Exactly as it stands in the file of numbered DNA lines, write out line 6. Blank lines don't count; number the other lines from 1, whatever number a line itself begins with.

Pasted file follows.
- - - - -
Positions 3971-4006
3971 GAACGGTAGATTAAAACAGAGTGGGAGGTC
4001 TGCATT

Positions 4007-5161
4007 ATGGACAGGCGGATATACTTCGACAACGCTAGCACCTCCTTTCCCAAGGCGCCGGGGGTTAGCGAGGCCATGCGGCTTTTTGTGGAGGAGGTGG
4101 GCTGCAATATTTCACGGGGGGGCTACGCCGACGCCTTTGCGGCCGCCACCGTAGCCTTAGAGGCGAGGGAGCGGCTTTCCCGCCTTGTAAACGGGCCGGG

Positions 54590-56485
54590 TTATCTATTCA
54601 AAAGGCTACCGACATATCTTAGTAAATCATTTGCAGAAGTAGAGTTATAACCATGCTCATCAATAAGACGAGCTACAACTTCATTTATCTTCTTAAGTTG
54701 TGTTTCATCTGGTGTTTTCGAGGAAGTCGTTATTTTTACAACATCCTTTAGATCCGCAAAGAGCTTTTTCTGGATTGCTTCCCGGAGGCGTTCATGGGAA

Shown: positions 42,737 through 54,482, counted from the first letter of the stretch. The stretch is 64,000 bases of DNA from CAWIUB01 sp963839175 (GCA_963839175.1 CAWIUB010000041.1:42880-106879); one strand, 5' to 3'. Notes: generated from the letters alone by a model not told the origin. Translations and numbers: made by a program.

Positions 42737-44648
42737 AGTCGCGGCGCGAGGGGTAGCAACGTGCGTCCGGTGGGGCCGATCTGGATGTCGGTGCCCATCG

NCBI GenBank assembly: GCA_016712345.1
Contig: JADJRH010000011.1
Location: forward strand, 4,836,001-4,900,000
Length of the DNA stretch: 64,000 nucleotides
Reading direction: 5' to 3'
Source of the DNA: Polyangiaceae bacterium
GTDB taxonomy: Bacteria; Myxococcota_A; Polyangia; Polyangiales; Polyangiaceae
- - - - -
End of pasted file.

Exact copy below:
4101 GCTGCAATATTTCACGGGGGGGCTACGCCGACGCCTTTGCGGCCGCCACCGTAGCCTTAGAGGCGAGGGAGCGGCTTTCCCGCCTTGTAAACGGGCCGGG